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You are here: Home > Toddlers > Parenting

Park Etiquette

by Sonya Versluys |
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Yesterday we went to the park to play and my daughter couldn't have been more excited when we rounded that last corner. She had waited so patiently while I pulled her in the wagon. That last few minutes of walking up the path while the park was in view was almost torture for the little girl who had been cooped up all day.

However, within seconds of getting out of the stroller there were tears. She had been hit on the head with a spade because she had dared to walk over someone's sand-castle. She looks at me with these huge teary eyes and a question mark.

PROPERTY LAW
You see, she hasn't quite got to the stage of recognizing ownership laws. As far as she is concerned, everything is an open target and if there is a sand-castle present, well it needs to be jumped on! I feel the pain of constantly turning down my daughter's attempts to touch nearly everything she goes for when there are other children present. How do you explain to a toddler that even though that bucket is safe, unoccupied and very appealing, you still can't touch it?

Fortunately most other Mommies and Daddies that you meet at the park will be willing to share (even if their kids aren't!). Usually a simple, "Do you mind if we use this?" will gratify the owner of said bucket. It's also good to at least take some of your own toys along if for no other reason than something to barter with. Everyone else's toys are always much more appealing!

PERSONAL SPACE LAW
As kids get older they tend to be a little more aware of other people's personal space, but for the toddler it is still pretty much anything goes. They adhere by the rule, "If I want to be there then I can" (kind of similar to the - "If I want it, it is mine theory"..). This includes but is not limited to, slides, the swing, the nicely built sand-castle and corresponding large hole in the ground. It is your job to run around the park not only making sure your child doesn't injure themselves but that they don't injure anyone else either.

Last week I managed to catch my daughter by the foot as she was pushed off a climbing gym by another forceful toddler whom she had bothered. This also presents another situation.....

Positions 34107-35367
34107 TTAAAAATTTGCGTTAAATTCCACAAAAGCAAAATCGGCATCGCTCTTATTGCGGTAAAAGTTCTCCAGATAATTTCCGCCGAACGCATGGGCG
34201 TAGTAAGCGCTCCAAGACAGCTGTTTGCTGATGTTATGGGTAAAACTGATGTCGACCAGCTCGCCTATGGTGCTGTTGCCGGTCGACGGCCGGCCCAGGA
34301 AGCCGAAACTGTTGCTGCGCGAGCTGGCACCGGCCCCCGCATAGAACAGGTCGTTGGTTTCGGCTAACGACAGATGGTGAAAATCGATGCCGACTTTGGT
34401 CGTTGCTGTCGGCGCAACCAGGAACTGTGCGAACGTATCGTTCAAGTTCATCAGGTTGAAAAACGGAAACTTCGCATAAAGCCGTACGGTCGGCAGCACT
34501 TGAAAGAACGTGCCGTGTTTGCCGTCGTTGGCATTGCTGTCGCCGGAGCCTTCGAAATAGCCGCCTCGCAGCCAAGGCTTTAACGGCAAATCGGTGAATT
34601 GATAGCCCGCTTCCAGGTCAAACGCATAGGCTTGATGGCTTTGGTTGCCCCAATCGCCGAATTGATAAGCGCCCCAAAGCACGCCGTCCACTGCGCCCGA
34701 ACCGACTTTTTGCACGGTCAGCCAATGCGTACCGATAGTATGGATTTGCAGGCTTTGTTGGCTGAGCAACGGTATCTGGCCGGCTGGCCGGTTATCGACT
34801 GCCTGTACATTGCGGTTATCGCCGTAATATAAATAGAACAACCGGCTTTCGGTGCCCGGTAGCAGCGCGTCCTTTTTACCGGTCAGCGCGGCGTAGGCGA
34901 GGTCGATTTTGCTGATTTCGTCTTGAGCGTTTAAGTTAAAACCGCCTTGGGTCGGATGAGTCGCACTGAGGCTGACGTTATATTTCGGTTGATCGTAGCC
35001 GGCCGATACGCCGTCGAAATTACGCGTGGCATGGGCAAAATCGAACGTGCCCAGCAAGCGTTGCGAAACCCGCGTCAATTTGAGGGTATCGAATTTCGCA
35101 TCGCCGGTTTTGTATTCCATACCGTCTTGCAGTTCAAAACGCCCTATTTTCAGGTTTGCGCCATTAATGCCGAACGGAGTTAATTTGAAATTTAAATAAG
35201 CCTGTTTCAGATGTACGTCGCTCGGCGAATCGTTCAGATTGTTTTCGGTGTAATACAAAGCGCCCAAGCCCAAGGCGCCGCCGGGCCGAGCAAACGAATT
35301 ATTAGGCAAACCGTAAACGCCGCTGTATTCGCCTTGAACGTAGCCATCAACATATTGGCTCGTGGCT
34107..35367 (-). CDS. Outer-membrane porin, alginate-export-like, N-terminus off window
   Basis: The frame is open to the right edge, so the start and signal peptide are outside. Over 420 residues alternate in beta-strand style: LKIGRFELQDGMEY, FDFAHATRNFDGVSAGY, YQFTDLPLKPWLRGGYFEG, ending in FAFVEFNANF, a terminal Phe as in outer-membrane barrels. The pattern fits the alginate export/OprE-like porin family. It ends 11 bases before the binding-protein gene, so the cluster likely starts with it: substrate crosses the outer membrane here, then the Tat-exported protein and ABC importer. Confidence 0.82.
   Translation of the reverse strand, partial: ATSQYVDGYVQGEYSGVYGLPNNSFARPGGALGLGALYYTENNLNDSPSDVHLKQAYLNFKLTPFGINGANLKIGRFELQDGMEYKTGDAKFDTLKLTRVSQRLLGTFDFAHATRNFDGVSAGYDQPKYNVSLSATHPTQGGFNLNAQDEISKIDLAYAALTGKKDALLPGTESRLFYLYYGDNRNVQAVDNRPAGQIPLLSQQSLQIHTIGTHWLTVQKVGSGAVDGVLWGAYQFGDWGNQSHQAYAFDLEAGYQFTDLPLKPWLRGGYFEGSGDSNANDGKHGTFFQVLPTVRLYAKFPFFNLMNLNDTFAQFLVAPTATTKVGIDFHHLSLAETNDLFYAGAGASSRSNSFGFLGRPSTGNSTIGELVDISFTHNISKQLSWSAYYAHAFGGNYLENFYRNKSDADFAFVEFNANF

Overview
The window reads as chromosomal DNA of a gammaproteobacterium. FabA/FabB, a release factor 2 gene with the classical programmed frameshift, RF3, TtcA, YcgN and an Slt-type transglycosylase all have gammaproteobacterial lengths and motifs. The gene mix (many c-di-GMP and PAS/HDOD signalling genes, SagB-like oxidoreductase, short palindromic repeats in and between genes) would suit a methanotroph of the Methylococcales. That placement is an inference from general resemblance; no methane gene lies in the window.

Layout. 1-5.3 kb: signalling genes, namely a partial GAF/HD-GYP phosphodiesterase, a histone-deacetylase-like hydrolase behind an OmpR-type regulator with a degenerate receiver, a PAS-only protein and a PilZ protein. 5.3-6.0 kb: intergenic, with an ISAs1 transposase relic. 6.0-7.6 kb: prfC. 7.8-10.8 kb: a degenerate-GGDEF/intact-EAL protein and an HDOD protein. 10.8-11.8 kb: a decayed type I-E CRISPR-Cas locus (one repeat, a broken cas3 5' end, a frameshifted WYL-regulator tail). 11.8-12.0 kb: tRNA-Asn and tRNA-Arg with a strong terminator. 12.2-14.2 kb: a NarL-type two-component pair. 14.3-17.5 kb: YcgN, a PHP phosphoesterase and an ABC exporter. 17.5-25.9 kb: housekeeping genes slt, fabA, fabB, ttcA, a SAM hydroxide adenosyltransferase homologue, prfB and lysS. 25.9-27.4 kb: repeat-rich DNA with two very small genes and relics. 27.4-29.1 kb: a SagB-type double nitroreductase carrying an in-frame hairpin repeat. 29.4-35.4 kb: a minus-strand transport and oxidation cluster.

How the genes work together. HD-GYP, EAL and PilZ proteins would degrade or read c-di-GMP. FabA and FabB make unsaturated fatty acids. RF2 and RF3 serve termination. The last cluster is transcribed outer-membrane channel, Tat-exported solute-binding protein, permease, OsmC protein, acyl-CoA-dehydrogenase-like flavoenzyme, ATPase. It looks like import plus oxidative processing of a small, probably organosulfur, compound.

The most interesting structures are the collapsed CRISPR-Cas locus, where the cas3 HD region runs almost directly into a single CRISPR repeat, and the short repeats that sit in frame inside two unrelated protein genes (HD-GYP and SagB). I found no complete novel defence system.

DEALING WITH OTHER PLAYGROUND MOMMIES AND DADDIES
Most parents will be pretty understanding and accommodating when it comes to other people's kids at the playground. You should however be prepared for the occasional person who is not amused by your child's cute smile and enthusiasm as she jumps all over a castle or steals a bike (it's much better than hers after all) or tackles them to get by on the slide. All I am saying is, be prepared to be the bigger person. After all, no kid needs to see adults come to blows over a sand-castle. Everyone has a bad day occasionally!

SNACK LAW
Recently we were at the park and my daughter walks away for a second and comes back to me with a packet of goldfish crackers. I was not concerned that she was eating the crackers, but I was concerned for the poor little kid whom I thought she must have removed them from. Well, as it turns out some well prepared mother had bought enough for everyone. I guess she was tired of having to share just a few crackers because I spied her handing out packets of them left and right.

Now, I don't have a problem with goldfish crackers so it wasn't an issue for us but I can't help but think of the many people I know who would have had a problem with it. It is really hard at the best of times to monitor the food intake of a child without others, especially strangers, feeding them for you. General rule here folks - ASK before you feed someone else's child. There may be a very good reason why they can't have it, even though they are begging you desperately. Plus, it is always a good idea to encourage your child not to take food from strangers.

As for my little girl? She always recovers enough to have to be dragged kicking and screaming from the park. We sing all the way home in the wagon and count the number of sand-pit toys we lost and gained!

Happy parking!


Parenting in the Middle Years - ages 5 - 12You Don't Always Have To Share


Author Sonya Versluys describes herself as "A creative person with a new passion....My daughter! Choosing to stay at home and be a Mom has meant chanelling that creative energy to new formats. Here I am! I am also an avid photographer, storywriter and painter. I have a history in Early Childhood Education and Psychology"
Australia sversluys@hotmail.com
http://www.inacreativeway.com

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